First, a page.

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The BBC's Jonny Dymond
"The president painted a dark picture of the damage that Aids is reeking across Africa"
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Friday, 11 May, 2001, 16:38 GMT 17:38 UK
Bush pledges $200m to Aids fund
President Olesegun Obasanjo of Nigeria , President George Bush and Kofi Annan
Bush (centre) is the first to commit to the fund
US President George W Bush has announced a $200m donation to a global fund to fight Aids and other diseases afflicting poor countries.

The fund has been set up by the United Nations with the aim of raising between $7bn and $10bn - the United States is the first country to commit to it.

We have the power to help

President Bush
Referring to the spread of Aids in Africa, Mr Bush said: "In a part of the world where so many have suffered from war and want and famine, these latest tribulations are the cruellest of fates. We have the power to help."

But Aids activists have criticised the American donation - which will also be used to help fight malaria and tuberculosis - as paltry.

War chest

President Bush said the fund would seek to form "partnerships across borders and across public and private sectors".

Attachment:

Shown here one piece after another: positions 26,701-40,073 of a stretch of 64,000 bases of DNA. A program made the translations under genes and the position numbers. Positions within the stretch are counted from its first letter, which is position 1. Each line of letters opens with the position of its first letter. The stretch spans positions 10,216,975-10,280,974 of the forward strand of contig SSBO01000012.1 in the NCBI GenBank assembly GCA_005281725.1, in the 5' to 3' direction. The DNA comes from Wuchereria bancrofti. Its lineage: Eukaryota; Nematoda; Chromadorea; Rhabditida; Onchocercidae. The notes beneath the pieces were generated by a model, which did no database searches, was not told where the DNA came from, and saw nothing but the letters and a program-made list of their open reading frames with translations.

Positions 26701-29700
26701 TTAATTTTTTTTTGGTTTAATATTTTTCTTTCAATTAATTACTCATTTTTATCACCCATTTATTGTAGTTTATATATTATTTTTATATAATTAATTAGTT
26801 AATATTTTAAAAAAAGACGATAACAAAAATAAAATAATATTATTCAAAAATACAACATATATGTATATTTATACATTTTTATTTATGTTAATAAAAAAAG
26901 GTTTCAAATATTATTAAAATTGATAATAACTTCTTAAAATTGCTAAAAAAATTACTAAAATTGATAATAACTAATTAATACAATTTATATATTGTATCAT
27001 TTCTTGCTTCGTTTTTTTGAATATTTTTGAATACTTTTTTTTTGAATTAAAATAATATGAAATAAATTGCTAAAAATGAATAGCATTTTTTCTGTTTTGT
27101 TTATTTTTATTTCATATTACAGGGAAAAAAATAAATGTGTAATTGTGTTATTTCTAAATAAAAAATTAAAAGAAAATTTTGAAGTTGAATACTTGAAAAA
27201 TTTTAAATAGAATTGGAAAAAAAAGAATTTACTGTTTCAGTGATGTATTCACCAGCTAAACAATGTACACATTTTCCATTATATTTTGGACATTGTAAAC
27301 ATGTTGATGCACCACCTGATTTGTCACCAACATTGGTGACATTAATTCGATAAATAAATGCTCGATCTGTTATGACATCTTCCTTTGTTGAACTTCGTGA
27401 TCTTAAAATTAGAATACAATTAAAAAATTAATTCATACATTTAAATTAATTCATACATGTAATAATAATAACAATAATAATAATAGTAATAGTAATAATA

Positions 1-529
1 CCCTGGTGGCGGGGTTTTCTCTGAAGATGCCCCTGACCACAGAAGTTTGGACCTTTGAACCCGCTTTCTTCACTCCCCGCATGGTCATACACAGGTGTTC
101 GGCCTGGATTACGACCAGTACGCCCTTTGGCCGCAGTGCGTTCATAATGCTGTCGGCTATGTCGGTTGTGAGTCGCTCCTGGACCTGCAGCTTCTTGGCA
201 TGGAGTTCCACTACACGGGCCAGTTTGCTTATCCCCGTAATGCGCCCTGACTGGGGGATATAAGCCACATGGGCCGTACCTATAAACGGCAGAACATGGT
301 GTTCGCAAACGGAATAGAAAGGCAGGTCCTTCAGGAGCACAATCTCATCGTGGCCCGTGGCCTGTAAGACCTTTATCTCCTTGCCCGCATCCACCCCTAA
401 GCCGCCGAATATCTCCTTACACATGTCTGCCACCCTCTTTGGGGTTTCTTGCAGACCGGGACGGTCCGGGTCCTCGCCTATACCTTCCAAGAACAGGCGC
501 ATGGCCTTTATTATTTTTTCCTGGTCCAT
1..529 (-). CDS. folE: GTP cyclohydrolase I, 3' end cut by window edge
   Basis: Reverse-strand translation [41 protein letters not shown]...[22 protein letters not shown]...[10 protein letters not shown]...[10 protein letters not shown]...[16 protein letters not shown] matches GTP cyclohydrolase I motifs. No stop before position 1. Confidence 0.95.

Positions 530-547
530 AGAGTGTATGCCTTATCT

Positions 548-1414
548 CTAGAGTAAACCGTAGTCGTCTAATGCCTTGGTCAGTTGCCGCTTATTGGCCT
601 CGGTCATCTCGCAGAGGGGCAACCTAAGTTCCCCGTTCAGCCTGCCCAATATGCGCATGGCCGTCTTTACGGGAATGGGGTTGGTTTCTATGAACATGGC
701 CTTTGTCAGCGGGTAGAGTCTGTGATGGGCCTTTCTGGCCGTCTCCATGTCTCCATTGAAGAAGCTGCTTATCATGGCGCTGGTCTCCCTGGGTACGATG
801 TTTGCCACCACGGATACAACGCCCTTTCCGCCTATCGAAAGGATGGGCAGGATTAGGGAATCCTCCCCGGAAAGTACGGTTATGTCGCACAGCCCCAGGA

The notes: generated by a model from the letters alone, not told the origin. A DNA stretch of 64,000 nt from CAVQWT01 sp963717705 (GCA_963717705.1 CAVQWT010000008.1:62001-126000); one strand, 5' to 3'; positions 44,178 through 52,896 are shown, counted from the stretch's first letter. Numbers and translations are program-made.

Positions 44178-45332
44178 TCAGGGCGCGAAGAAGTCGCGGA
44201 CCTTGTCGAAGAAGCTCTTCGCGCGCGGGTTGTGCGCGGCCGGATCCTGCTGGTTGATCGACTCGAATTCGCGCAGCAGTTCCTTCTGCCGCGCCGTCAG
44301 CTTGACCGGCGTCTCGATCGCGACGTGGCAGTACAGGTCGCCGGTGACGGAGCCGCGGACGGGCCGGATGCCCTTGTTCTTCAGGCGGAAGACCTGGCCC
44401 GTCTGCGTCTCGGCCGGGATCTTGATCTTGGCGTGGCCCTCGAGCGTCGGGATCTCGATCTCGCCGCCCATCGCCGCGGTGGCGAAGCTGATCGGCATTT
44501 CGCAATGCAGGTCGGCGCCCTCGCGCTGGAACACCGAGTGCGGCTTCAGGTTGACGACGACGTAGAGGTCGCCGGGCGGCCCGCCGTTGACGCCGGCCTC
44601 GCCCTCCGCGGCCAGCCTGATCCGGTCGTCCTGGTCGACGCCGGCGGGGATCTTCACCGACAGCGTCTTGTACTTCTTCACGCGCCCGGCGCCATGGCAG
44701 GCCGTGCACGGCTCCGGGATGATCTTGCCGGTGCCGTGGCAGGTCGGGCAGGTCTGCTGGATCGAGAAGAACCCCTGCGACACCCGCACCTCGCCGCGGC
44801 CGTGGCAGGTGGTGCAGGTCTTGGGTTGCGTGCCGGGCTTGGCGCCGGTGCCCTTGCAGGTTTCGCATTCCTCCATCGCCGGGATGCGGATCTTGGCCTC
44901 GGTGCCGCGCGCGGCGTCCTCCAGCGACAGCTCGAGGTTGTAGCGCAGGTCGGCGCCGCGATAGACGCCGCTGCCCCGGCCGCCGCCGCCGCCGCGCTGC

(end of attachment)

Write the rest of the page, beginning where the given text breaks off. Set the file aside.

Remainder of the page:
Private corporations and individuals would also be tapped for funds, along with international foundations, non-government organisations and faith-based groups.

It sends a message to other wealthy nations that this UN trust fund, and the lives it could save, are not worth the investment

Health GAP Coalition
The announcement was made at a White House ceremony to greet the visiting Nigerian President, Olesegun Obasanjo.

Both he and UN Secretary General Kofi Annan thanked the US president for the contribution.

But Mr Annan, who proposed the creation of the fund last month, said a good deal more money was needed.

"As we declare global war on Aids, we will need a war chest to fight it. We need to mobilise an additional $7bn to $10bn a year to fight this disease well."

"To defeat this epidemic that haunts humanity, and to give hope to the millions infected with the virus, we need a response that matches the challenge," he said.

Aids activists slammed the $200m donation as shameful.

'Not enough'

The Health GAP Coalition released a statement saying: "It sends a message to other wealthy nations that this UN trust fund, and the lives it could save, are not worth the investment."

Aids patient in Uganda
Africa is the continent hardest hit by Aids
"It's criminally small," said David Bryden of the Washington-based Global Aids Alliance, who wants the US to donate something closer to $2.5bn.

Last month, former US President Bill Clinton told an African Aids summit that he thought his country could easily afford to contribute $1.75bn.

Mr Bush said more US money would be made available when Washington had established where its support would be most effective.

Africa, where the vast majority of Aids sufferers cannot afford treatment, is expected to receive a large share of the funds.

Africa is home to more than 70% of the world's 36 million people infected with HIV.

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See also:

01 May 01 | Business
World Bank targets poverty, Aids
27 Apr 01 | Africa
Annan's 'Marshall Plan' for Aids
14 Jan 01 | From Our Own Correspondent
Words of hope from child Aids victim
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